A garden in the classroom

Teresa Gillis, grade 3 homeroom teacher, Suzhou’s International School, China

In this article you will read about how grade 3 students planned and designed their classroom space under the transdisciplinary theme of “sharing the planet”.

One of my key goals as a teacher this year was to slow down and give time to my grade 3 students to think more deeply and to complete their inquiry projects. I could see their frustration at the pace I was pushing them through their learning. Our class began this school year with the “sharing the planet” unit of inquiry. We started off by considering our class environment and to have the students plan and design our classroom space. Having done this the previous year, I was aware of my own need to further let go and not to lead the students into my narrow way of thinking, and instead let them be completely free. By being honest with myself, I supported my students to be creative and this set the tone for the year. The students designed the space differently as to how l would have done it alone. The exciting part was that l really liked it. One student immediately talked about having more plants in the class and l willingly brought them in. This, l feel, was the start of an idea.

The unit progressed with us looking at our class environment and then considering different class environments. We inquired into our responsibilities in different areas and how we can impact both the environments and others around us. Building onto this work was the development of a common understanding of emotional language with students speaking English as their second, third or even fourth language. By placing this unit at the beginning of the year there were also many opportunities to develop the class community by considering how we impact others in both play and work situations.

The students considered what we could do to have an impact on the environment: through the wider world environment, with a group of friends or with the class. During planning time, the students had time to think, watch and talk to each other. They observed during play times and lunch times, and also by watching inspirational videos. Going back to my initial goal for the year l was surprised by the number of times the students asked me if we were “really going to do this”. It really brought home for me the need for students to be given authentic learning projects before they lose their motivation.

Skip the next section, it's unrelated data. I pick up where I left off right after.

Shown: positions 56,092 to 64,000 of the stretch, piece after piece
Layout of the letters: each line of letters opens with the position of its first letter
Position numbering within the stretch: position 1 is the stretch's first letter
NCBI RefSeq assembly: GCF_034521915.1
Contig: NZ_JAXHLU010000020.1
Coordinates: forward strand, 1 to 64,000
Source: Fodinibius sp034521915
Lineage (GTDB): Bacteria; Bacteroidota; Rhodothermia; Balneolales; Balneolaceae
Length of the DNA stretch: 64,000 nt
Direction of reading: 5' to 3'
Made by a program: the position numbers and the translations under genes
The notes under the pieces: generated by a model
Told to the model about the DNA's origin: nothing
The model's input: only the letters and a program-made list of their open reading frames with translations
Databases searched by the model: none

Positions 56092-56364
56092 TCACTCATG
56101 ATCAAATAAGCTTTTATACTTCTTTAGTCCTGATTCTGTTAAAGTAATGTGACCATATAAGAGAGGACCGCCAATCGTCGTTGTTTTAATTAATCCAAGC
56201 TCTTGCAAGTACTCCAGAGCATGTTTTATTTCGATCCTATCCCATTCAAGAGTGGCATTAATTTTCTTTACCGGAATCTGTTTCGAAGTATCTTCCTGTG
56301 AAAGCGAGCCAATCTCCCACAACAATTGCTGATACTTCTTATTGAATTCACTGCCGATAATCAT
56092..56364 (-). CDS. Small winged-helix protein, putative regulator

The garden in the classroom started off as a small idea. The students talked about the benefits of nature and the fact that many of them live in apartments. We decided that they could work on any action they wanted to in a 30-minute period on a Friday morning. This was my attempt to be balanced and work through the curriculum demands, but also timetable in and value projects which had been suggested. One student worked quietly on her own on those Friday mornings, researching indoor gardens and the best pots to use, and how to start. I started to pay more attention the following week during parent-teacher conference as she translated excitedly to her mum about the project and how she was planning to take it forward. I started to see how she was so excited by this. I took complete notice the following Friday when the student turned up with a greenhouse to build! Every student from our class helped build this structure.

And now? A small number of students work in the greenhouse every day, watering and watching over the plants. Fellow teachers have given us cuttings and we have planted seeds. We are learning together what works well and what does not. The benefits of a garden in the classroom can be felt immediately—the feel of nature around us in a very concrete world—but it is even much more than that. It is the knowledge that one nine-year-old changed something in her environment and it impacted us all—this is the message I want my students to gain. All from an idea about an indoor garden.

Teresa Gillis is a grade 3 homeroom teacher at Suzhou Singapore International School in China. She previously worked for 15 years as a speech and language therapist with children with neurodiversity in the United Kingdom. A chance move to China changed her world view and inspired her for a career change. Teresa adores spending a lot of quality time with creative students and having the chance to learn all the time and develop her ideas alongside them. You can follow Teresa on twitter @teresagillis4.

 

 

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